Miracle fruit secret revealed

Berry sensitizes tongue's sweet sensors to acidic flavors

Scientists have finally explained how a little red berry makes just about anything, from the sourest lemon to the bitterest beer, taste as sweet as honey. A protein found in the fruit tickles the tongue’s sweet-sensing machinery, its effects intensifying in the presence of acidic flavors like citrus and carbonated drinks.

Researchers and foodies alike have long known the effects of the miracle fruit (a.k.a. Richadella dulcifica). At flavor-tripping parties, guests will pop a berry then chew, chew and chew some more, letting the masticated fruit linger on the tongue. Then the sampling begins: Guinness tastes like a chocolate shake, Tabasco loses its sting and pickles their mouth-pinching tang. Lemons and limes gush with sweetness.

While the active ingredient in miracle fruit — miraculin — has been known for decades, it hasn’t been clear exactly how the protein confers its sweetness. Now scientists in Japan and France report that miraculin’s interaction with the tongue’s sweet sensors depends on the acidity of the local environment. At a pH of 4.8 (water is neutral with a pH close to 7), the sweet-tasting cells respond twice as vigorously to miraculin than they do at a less acidic pH of 5.7. At closer-to-neutral pH levels of 6.7 and higher, the protein seems to slightly shift shape, blocking the sweet sensors but not activating them. This explains why under certain conditions sweet foods may taste less flavorful after eating the berry, researchers led by Keiko Abe of the University of Tokyo report online September 26 in the Proceedings of the National Academy of Sciences.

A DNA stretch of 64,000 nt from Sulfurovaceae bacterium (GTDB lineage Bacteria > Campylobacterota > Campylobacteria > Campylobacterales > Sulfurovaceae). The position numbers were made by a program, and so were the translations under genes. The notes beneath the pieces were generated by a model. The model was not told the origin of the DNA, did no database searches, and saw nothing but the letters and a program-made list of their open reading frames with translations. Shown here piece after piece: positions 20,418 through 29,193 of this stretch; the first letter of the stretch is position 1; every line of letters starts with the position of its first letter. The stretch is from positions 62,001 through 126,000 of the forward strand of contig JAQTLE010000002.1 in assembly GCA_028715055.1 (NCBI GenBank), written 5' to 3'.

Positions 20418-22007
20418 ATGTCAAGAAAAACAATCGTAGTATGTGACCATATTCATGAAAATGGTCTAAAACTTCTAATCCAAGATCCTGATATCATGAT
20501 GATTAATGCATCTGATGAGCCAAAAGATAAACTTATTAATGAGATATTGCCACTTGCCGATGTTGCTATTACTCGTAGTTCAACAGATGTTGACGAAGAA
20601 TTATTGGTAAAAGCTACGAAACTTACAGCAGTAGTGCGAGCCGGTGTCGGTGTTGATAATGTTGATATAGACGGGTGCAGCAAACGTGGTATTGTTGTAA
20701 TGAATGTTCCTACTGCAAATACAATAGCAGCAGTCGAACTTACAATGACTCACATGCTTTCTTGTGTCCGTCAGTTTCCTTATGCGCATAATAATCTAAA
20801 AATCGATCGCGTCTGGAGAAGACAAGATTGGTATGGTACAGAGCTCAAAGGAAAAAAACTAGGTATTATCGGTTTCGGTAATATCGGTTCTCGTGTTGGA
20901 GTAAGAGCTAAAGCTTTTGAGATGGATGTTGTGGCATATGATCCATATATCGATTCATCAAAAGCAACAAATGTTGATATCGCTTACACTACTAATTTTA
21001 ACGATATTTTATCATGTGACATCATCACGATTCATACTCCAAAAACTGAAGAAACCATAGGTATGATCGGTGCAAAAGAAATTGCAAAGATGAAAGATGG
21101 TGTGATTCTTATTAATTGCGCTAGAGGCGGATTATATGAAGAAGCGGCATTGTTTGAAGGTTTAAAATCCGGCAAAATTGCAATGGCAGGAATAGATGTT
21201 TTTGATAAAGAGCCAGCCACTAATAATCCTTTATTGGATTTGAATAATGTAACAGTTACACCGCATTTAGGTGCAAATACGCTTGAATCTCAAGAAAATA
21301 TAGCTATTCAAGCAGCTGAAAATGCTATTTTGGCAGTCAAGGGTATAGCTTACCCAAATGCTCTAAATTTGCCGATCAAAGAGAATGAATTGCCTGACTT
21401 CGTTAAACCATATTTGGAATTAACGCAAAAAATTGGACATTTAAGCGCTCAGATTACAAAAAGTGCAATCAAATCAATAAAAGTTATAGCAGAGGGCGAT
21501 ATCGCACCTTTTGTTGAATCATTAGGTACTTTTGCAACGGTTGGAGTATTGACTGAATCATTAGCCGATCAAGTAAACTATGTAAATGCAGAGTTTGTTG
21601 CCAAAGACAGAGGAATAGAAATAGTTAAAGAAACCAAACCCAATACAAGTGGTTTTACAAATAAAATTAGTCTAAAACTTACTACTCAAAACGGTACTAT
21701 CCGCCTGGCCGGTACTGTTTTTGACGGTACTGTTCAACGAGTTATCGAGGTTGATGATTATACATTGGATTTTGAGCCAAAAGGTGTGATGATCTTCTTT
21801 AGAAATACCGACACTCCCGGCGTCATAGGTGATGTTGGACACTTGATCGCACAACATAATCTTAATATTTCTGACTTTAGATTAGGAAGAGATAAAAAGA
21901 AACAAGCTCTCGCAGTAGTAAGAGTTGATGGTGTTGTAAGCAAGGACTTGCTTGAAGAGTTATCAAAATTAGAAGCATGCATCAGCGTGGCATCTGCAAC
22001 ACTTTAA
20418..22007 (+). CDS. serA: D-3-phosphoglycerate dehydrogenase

The weird thing about miraculin’s ability to tango with human sweet sensors is that in general proteins — think of a nice ribeye — aren’t known for tasting sweet. Plants usually pack their fruits with sugars to please the palates of animals, which gobble up and distribute the seeds inside. But, in a trick of nature, some plants use protein instead of sugar to deliver a sweet punch, says sensory biologist Paul Breslin of Rutgers University in New Brunswick, N.J.

“Many of these small little berries are fruits that probably can’t generate a whole lot of sugar,” says Breslin, also of the Monell Chemical Senses Center in Philadelphia. “But they can make a protein that can trick us into thinking there is sugar.”

Miraculin is one of a handful of such plant proteins (as is monellin, named after the research institution.)

While miraculin packs a sweet wallop, the U.S. Food and Drug Administration hasn’t approved the protein’s use in food. And since it is a protein, it probably would fall apart if heated, making it a poor candidate for baked goods anyway, says Breslin. For now, it must make do being the limelight of parties.

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